1. Find someone who understands your book and is excited by it. They are a reader as well as an editor, and if they hate your book, editing it will be like pulling teeth.
  2. Ask for a sample edit. Not only will this help the editor give an accurate quote, it also gives you the opportunity to learn how they work, and whether they will do a good job. A sample edit should not be paid for, and it should be on your work, not a copy of something they did for someone else.
  3. Agree on a date that work will be returned to you. You are on a schedule as much as they are, so ensure that you know when you will be getting your work back.
  4. Remember that it is suggestion, not an absolute. The only person who should have the final say on your book is you.
  5. Hope for brutality. Your editor is not there to be your best friend. Make sure it’s someone you can talk to, but don’t expect them to pull their punches. If they’re not willing to tell you what you need to hear, why have you hired them?
  6. Expect blunt and honest criticism. You may think that your work is the best fiction ever written, but I am sure my sister thinks her daughter is the most beautiful baby ever as well. (She is gorgeous, but that’s beside the point.) You will get criticism and places to improve, be ready for it.
  7. Take time. Don’t read the suggestions and let your immediate reaction rule. You may think that the editor is crazy, but give it a day or two, you may realise they have a point. After a few days, if you still don’t agree, then that’s fine too.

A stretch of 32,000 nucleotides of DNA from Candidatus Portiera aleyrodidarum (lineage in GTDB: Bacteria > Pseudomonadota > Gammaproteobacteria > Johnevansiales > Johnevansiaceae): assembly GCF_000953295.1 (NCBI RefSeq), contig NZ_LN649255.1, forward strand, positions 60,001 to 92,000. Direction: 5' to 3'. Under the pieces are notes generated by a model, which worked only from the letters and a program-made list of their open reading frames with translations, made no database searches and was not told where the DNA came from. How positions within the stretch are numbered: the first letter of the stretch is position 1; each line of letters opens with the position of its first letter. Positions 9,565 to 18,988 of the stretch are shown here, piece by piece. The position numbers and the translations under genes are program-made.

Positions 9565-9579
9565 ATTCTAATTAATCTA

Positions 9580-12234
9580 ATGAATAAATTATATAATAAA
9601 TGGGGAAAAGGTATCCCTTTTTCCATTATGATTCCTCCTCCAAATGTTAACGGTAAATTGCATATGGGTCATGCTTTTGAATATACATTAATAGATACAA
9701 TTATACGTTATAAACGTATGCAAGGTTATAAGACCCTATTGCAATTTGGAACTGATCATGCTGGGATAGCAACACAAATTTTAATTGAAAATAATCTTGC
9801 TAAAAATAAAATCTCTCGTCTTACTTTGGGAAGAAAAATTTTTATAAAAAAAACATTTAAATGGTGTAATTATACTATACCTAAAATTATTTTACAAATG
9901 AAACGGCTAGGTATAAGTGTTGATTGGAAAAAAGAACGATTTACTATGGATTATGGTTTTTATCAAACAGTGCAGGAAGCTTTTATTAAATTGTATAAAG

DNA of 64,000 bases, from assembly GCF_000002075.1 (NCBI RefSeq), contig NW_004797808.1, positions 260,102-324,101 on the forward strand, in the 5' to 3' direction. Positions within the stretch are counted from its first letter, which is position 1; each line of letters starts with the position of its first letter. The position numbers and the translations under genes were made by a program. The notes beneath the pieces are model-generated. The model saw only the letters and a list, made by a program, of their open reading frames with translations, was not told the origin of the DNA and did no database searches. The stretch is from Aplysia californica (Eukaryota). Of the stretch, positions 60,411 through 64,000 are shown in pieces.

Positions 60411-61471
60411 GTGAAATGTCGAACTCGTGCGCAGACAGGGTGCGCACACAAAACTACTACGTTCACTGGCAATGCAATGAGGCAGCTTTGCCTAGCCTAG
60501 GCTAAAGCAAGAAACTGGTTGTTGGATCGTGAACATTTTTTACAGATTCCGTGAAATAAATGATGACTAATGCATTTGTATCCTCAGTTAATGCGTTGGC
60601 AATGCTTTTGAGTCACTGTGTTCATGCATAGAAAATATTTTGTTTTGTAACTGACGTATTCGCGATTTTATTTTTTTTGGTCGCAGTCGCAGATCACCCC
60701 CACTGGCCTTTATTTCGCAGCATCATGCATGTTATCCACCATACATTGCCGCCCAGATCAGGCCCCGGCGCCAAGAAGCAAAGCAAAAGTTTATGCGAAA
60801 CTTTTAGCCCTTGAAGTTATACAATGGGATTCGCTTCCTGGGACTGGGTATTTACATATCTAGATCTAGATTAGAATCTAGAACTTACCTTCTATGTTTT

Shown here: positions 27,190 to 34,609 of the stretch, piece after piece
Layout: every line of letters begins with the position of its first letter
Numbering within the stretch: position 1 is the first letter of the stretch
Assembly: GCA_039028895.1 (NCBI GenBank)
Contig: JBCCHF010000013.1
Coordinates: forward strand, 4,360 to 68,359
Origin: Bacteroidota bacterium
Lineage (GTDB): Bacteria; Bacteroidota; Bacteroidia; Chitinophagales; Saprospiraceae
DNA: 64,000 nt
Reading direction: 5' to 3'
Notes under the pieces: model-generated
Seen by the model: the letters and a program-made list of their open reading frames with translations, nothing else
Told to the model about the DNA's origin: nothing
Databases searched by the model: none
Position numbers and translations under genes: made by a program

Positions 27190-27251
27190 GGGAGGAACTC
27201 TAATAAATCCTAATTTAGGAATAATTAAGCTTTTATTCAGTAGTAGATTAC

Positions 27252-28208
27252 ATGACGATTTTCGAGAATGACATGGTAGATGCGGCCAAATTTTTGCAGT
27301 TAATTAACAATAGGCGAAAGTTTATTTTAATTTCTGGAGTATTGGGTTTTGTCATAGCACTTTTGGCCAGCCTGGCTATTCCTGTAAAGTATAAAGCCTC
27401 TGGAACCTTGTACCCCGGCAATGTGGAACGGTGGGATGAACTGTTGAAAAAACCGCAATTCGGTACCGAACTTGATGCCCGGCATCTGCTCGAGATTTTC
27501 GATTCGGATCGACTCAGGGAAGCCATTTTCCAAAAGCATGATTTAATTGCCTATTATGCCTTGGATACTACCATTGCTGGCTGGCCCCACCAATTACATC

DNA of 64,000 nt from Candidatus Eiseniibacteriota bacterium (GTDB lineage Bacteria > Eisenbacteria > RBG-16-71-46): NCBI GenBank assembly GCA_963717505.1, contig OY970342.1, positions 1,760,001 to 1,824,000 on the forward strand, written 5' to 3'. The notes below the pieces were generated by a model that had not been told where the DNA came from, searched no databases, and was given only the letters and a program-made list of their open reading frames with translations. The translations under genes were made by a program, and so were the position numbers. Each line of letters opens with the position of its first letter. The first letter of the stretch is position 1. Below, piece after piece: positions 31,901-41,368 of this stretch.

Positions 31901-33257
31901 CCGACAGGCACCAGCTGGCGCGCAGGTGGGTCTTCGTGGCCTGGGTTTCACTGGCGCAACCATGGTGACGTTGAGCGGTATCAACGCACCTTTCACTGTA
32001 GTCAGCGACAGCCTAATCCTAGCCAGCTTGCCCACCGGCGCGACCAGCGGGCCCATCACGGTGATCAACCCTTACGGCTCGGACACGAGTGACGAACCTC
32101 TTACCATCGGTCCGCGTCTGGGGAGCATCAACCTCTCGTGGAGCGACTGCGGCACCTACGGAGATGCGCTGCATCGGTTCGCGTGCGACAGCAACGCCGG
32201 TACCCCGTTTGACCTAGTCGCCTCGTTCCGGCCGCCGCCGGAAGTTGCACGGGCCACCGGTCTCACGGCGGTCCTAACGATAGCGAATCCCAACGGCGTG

8. Compromise. It isn’t ‘my way or the highway’, nor do you have to be a doormat. If you like parts of a suggestion but don’t think others will work, implement the ideas you like. Take parts of them and work them in.
  9. Rework to work for you. Find your method of working through the edits. What works for someone else might not work for you, so experiment and play with it until you find a method that you’re comfortable with and yields the best results.
  10. Keep the original. Whatever you do, however you edit the work or don’t, no matter the suggestions or praises, keep the original documents. Keep the copy from before you sent it to the editor, and keep the original of the edits. Create copies to work through. That way, if you get half way through the edit and realise that method isn’t working, you can go back to the original. Also, if you’ve cut something that you realised you really liked, you can easily add it back in from your copy.


And that’s it folks. I’m happy to answer any questions regarding this process.


About chelecooke

Self-Published author of the Out of Orbit series and the Teeth series. UCL Residence Assistant, obsessive cross stitcher, avid reader and TV show watcher.
This entry was posted in Self-Publishing Journey and tagged , , , , , . Bookmark the permalink.

One Response to Accepting Edits

  1. Pingback: Finding Clarity – It Was a Perfect Seinfeld Kind of Day | Preserve Your Memories and Save Your Self